The third course consisted of hunter style Grouper stew, Lobster mushrooms, Chorizo and Northern beans.  This was paired with the 2006 Mount Veeder Cabernet.  It’s not common to pair fish with red wines, let alone a massively powerful mountain wine like this.  But it worked, fantastically, amazingly.

wine bottle

2006 Mt Veeder Cabernet Sauvignon

The Mt. Veeder Cabernet is actually 81% Cab and 19% Merlot and alcohol clocks in at 14.9% which is amazing to me because the was absolutely no heat present.  This wine is still young, still just a baby.  It has big bold chewy velvety tannins, it makes your mouth pucker up at this point but has a long, long finish.  One of the things that Mr Craig told me about is that he feels that enjoying wine is not so much about enjoying wine at its prime as it is about enjoying wine throughout its life cycle.  Enjoying and experiencing it young and enjoying it right on through to its prime and even past.

Next up was the highlight of the night.  Course number four was a thick, pepper crusted New York Strip, hidden under the steak were huckleberry Braised beef cheeks.  I never would have thought to buy beef cheeks at the grocery store and wouldn’t have known how to prepare them, until now.  I asked the chef how they made them and he said they boiled them and then seared and marinated them in wine and huckleberry.  The result was stunning, delicious.  The two styles of beef were paired with the 2006 Howell Mountain Cabernet.

wine bottle

2006 Howell Mountain Cabernet

This wine was quite different from the Mt Veeder.  It is much Riper and the tannins are more in check but with a seemingly never-ending finish.  This wine is a blend of 84% Cabernet, 12% Merlot and 4% Cabernet Franc.  Only 1,240 cases were produced. The wine saw 20 months in French oak, 75% new and 25% 2nd year.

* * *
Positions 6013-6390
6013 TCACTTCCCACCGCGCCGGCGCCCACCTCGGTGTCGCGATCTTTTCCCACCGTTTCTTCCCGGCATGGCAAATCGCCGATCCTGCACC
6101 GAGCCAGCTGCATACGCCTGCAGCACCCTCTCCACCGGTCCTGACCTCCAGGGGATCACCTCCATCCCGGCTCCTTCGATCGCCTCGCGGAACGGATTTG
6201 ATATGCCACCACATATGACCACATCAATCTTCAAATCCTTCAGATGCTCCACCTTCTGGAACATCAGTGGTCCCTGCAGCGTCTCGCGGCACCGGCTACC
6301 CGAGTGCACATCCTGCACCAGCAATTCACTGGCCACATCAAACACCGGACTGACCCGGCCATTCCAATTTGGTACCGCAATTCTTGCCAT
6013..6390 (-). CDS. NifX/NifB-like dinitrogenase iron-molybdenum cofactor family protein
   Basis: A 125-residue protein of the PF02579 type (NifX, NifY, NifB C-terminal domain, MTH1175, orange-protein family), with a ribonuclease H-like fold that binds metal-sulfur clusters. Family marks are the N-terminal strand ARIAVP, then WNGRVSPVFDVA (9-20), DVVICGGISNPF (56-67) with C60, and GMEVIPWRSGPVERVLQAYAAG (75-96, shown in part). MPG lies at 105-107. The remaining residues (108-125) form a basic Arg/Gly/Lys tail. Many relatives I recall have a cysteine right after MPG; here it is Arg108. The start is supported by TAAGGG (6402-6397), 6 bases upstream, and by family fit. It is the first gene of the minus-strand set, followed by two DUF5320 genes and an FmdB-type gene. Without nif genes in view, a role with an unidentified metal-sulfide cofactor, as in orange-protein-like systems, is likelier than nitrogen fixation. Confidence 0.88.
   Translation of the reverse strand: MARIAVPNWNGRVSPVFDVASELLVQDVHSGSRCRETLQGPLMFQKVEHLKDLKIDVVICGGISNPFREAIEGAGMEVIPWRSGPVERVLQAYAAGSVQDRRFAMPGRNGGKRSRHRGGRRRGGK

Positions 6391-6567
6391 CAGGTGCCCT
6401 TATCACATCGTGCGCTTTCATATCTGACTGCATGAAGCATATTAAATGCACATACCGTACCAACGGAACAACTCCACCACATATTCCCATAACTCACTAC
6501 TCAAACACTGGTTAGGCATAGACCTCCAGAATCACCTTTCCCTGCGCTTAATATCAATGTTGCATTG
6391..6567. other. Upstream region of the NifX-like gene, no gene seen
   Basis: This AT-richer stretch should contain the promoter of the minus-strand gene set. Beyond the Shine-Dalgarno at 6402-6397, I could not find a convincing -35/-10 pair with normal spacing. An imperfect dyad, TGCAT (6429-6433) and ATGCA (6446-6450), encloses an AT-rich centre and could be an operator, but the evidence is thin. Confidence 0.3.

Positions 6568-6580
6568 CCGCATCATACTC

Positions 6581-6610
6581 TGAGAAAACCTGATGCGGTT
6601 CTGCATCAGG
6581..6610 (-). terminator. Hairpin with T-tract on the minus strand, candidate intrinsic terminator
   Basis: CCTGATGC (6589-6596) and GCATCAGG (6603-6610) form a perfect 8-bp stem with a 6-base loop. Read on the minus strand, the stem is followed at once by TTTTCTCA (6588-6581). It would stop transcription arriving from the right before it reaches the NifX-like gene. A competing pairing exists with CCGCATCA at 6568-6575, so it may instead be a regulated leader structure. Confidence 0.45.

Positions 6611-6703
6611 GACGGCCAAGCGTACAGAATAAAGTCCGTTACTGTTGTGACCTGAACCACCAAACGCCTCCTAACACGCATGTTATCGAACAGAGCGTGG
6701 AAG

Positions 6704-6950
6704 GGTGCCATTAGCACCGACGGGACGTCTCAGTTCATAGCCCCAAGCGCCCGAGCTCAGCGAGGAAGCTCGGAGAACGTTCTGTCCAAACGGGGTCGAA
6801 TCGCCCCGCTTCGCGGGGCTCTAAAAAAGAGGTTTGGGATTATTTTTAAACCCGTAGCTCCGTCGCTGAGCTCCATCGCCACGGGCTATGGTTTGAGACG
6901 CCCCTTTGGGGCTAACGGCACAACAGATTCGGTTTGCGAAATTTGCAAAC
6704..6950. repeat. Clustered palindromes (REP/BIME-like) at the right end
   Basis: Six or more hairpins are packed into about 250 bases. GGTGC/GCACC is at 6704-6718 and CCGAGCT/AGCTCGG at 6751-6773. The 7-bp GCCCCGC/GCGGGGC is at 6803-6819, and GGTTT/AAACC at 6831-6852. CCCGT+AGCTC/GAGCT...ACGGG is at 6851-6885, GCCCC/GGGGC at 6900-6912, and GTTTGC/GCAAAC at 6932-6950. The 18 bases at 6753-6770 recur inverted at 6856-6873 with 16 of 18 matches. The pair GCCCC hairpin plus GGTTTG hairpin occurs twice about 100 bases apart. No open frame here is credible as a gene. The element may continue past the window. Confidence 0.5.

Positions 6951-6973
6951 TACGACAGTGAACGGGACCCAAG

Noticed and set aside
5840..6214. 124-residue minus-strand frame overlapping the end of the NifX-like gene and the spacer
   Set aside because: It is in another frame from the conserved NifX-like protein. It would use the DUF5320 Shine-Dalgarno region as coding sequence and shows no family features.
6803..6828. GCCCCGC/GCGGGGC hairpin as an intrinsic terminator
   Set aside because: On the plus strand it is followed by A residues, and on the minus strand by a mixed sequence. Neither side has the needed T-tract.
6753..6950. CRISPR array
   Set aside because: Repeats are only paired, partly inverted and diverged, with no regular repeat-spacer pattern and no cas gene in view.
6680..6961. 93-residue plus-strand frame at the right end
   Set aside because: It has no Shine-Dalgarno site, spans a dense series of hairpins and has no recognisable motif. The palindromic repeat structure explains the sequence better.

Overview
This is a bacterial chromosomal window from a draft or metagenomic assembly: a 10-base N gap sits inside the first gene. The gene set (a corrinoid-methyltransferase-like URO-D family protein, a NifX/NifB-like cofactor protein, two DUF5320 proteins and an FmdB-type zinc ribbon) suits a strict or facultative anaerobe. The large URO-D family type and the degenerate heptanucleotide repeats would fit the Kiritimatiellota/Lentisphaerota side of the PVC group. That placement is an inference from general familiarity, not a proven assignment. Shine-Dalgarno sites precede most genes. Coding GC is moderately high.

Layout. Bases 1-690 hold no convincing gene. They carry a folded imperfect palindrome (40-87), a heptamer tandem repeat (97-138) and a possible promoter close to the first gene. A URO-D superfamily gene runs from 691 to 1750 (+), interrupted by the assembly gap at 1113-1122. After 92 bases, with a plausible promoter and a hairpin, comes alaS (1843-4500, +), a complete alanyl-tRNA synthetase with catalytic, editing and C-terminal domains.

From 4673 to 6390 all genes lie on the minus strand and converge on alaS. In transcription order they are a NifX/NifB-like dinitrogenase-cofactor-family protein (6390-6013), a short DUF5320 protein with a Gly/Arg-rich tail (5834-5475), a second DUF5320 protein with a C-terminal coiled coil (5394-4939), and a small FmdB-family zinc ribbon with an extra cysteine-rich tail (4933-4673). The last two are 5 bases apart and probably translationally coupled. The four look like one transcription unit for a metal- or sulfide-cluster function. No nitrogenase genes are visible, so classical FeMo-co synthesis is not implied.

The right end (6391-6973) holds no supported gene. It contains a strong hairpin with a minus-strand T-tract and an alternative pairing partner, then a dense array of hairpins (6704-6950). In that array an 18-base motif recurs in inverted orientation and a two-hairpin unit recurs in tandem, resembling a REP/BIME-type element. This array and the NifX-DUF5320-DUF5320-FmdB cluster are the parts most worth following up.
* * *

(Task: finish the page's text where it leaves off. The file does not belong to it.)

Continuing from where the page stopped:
In between wines and courses Mr Craig would visit the guests at their tables, and while sitting at the table he would ask questions of me, as I was trying to ask questions of him!  In his very quiet and humble way he shows an interest in people equal to the interest people have in him.  We talked about his safari to Africa which is a topic close to me, as I was born in Africa and lived there until I was almost 9.  I also asked him about what sorts of things, besides wine, is he interested in and he said Native American heritage and culture. In particular preserving the languages.  He also enjoys sailing and given his Coast Guard background I can see why.

Trudy Thomas and Robert Craig

The fifth and final course consisted of Caramelized French butter pears with Cambozola ice cream inside of a walnut crisp pastry.  This was paired with the 2007 Howell Mountain Zinfandel.  This pairing really pushed the envelope.  The pears were delicious.  The Cambozola ice cream was like ice cream made from Brie and Blue cheese.  Your mind is ready for some vanilla and suddenly you are struck by the aftertaste of blue cheese.  The pears really are the sweet part of the desert, and are a perfect match with the ice cream.  The Zinfandel was really amazing.  If you like jammy zins this is not a wine for you.  This is a seriously big peppery zin but with powerful mountain tannins and a good concentration of black raspberries.  Only 800 cases were produced and it retails for about $50 a bottle.

While the final course was being served Chef Marc Hennessy came out and spoke briefly with the guests.  He explained a little bit of the theory behind the pairings.  He wanted this and the other wine maker dinners to really be a showcase for what can be done, not just for its own sake, but to make something that amazes people.  He jokingly referenced the pastry chef’s insistence that the ice cream be made entirely of blue cheese by saying “There is no way there is going to be blue cheese ice cream”  Instead he struck a compromise, and I would say luckily!

This night turned out to be one of the highlights of the year for me.  It was great to meet one of the people who has been instrumental in getting Napa Valley on the map and especially Mt Veeder, Spring Mountain and Howell Mountain.  I am looking forward to future vintages as the focus on producing higher and higher quality wine continues.

Trudy Thomas on Twitter  @INNtoxic8ting

Robert Craig Winery Website

Camelback Inn Website

Bistro Laurent Trouondel (BLT) website

An Evening with Robert Craig. part 1

Robert Craig Winery is one of the producers I highlighted in a Corkd.com series titled “5 affordable California cult wines”.

Robert Craig wine bottles

Robert Craig Wines